REDGUM Audio Articulata Integrated Amplifier

River Red Gums are very large, fast-growing, spreading trees with huge trunks that can extend more than five metres around. As the name implies, they grow along rivers and their wood when freshly exposed is a bright red, almost blood-coloured. Apparently Red River Gum trees can live for up to 700 years. I dare say that might be longer than today’s REDGUM Audio electronics products would last but you never know – the company’s Articulata looks pretty indestructible too. And both are quite unique and native to Australia.

Nice people

REDGUM Audio is based in Emerald Victoria, an outer suburb of Melbourne Australia. The company was founded by Ian Robinson and Lindy Gerber around 27 years ago. Robinson’s experience is extensive and I can only scratch the surface here. He re-conditioned Hi-Fi gear for about 10 years before opening his own shop-front where he was an Authorised Service Agent for many international brands for 25 years. After many years’ of listening and service experience with various amplifiers, Robinson was confident he could do better so he took the step of founding REDGUM Audio P/L.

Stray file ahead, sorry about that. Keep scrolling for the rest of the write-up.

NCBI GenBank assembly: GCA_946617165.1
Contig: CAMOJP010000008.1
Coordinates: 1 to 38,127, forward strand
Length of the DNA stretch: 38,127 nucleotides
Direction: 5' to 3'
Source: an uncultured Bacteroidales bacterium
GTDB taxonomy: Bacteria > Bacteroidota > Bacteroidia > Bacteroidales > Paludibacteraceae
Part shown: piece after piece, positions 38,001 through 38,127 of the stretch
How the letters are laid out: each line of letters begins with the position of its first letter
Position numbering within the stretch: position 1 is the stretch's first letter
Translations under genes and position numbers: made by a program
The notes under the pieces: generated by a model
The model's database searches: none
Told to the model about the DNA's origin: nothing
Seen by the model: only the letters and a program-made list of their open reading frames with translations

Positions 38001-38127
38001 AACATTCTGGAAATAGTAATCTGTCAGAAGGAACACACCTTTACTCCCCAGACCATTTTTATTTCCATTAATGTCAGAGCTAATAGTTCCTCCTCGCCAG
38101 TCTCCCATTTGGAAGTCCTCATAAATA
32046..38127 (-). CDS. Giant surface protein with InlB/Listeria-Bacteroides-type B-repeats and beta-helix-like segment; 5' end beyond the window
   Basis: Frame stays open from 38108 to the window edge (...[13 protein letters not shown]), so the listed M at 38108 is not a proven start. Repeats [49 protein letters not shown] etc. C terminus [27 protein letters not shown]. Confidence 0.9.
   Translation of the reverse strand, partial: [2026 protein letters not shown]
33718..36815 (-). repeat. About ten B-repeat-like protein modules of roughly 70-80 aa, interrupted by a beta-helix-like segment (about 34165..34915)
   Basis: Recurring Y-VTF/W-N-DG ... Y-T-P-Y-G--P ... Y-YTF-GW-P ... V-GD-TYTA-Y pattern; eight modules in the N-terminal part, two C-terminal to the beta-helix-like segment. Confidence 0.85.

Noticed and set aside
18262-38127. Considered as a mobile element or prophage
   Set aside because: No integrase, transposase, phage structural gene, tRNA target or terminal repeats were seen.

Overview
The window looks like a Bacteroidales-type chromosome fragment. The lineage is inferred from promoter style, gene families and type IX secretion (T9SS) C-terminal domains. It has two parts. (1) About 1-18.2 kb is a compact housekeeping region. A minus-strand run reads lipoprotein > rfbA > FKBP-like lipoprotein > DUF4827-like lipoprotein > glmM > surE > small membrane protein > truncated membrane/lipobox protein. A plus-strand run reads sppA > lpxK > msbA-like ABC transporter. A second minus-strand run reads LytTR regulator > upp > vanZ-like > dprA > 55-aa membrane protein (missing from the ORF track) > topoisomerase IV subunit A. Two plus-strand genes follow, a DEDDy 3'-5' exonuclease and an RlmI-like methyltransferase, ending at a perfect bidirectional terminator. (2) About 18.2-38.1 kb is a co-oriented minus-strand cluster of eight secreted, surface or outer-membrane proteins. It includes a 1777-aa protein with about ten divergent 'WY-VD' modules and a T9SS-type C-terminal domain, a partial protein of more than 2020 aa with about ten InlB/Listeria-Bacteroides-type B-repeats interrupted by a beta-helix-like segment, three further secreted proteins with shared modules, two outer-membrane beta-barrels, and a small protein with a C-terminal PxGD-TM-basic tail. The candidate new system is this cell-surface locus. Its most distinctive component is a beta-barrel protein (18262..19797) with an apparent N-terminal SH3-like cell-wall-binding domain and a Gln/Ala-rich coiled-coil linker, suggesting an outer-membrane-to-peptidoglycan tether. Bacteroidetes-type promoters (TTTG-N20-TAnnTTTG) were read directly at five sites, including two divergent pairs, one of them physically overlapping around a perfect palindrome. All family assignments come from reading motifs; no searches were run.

REDGUM Audio (herein simply called REDGUM) released its first product in 1993 and was incorporated with its legal name in 1995. Ian and Lindy are still the driving force behind REDGUM Audio. Ian is the chief designer – together they design and build all REDGUM products in their factory in Melbourne. The company has long since expanded into designing and building REDGUM line preamplifiers, phono stages, monoblock amplifiers, DACs, CD players and speakers. And of course, they make the subject of this review, the top-level Articulata Integrated amplifier within their Amplifolia range of integrated amplifiers.

Our Editor-in-Chief at Soundstage! Australia told me in advance that the people at REDGUM were some of the most friendly and nicest people in the business. Well, he was absolutely spot on. Ian Robinson and Lindy Gerber are never too busy to take your phone call or answer your email. And when they do, it is always prompt and with real interest, consideration, politeness and caring. You can easily understand why REDGUM customers stay with REDGUM products, and why you seldom see REDGUM products offered for sale on the used market.